Target: Rutgers University President Robert Barchi
Goal: Praise Rutgers University for switching to cage-free eggs
Rutgers University recently became one of the largest colleges in the nation to change to cage-free eggs in its dining halls. Despite the additional costs they knew the transition would entail, students pressed the issue for nearly three years and were finally successful. Not only is Rutgers saving many hens from a life of torture, they are also serving as a positive influence for the thousands of students who attend, and for that they deserve our praise.
For several years, Rutgers students held meetings, signed petitions and engaged with officials to advocate their cause. The new eggs will cost all students at an additional $10 to $15 for their meal plans each year regardless of whether they eat the eggs or not. Despite the cost, university officials said, the students all agree that the costlier eggs are worth it because it is more humane than using eggs from chickens forced to spend their lives in cramped cages.
Constance Li, a member of the student group Rutgers United for the Welfare of Animals, made a statement saying, “There are a lot of things you can do with your life to help animals — volunteering or adopting a pet from a shelter. But not too many people are working on welfare for farm animals. They are the largest population of animals currently in need of help in the U.S.” Cage-free eggs have become an important issue for university students across the country. Harvard, Princeton, the University of Florida, and nearly one hundred more campuses have recently gone cage-free because of pressure from students. Rutgers, however, will have a much greater impact on the movement because it has one of the largest dining operations in the country, purchasing more than one million eggs and 150,000 pounds of liquid eggs every year.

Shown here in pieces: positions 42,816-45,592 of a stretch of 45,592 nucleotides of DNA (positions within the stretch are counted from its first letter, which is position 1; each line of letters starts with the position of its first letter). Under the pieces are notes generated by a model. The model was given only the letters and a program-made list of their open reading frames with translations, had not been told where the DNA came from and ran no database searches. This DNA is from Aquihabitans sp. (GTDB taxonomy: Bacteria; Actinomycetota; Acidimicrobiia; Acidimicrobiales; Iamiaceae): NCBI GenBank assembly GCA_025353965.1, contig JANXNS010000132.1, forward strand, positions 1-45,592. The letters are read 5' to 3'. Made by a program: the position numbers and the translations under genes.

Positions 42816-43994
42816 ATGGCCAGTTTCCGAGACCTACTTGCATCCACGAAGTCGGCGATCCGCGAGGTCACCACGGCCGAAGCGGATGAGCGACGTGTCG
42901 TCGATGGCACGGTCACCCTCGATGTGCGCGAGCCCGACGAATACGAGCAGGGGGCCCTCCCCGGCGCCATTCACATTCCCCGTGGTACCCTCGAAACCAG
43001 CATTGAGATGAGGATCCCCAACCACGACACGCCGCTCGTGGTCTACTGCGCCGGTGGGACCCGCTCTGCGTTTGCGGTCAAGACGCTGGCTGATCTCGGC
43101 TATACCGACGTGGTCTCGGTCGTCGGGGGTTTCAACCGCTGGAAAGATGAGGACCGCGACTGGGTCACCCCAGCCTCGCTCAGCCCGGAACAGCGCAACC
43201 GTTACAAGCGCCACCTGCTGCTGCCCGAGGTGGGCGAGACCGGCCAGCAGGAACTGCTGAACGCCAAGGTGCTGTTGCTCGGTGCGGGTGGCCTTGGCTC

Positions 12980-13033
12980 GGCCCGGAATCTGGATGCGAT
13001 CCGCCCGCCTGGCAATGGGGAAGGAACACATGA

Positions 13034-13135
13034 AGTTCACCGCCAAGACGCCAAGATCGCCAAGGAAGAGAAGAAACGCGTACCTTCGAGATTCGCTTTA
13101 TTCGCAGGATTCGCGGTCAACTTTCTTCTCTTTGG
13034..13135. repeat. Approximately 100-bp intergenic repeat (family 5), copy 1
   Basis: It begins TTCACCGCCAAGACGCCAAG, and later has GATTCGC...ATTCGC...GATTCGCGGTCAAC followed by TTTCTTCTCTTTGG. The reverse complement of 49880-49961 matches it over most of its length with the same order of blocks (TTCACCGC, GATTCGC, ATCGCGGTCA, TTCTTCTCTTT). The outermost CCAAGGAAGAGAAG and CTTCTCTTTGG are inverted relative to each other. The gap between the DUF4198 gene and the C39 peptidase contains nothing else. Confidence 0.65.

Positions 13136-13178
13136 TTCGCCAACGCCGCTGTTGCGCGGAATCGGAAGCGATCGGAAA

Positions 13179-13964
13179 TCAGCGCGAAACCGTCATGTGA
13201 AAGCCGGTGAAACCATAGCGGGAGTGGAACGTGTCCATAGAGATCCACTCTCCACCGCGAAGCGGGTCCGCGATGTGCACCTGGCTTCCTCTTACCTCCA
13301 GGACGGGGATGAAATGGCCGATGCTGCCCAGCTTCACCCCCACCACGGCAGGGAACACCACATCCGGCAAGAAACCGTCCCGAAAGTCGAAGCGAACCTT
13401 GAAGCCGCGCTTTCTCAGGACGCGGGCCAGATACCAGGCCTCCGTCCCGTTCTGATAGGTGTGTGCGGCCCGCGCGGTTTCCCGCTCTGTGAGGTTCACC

Please take a moment to sign the petition below and thank both Rutgers University and its students for keeping thousands of hens from suffering each year.
Dear President Barchi,
After several years of pressure from students, Rutgers University finally gave in and decided to make the transition to cage-free eggs in its dining facilities. This seems a pivotal step in the movement students seem to be pushing across the country, not only because of the size of Rutgers, but because it possesses one of the largest dining facilities in nation, making its impact on the lives of animals much more significant.
Thank you, to both your students and to Rutgers itself, for making such a large transition for the sake of the welfare of animals. I hope that your decision will serve as an influence to other universities across the nation.
[Your Name Here]
Photo credit: JerseyRock Studios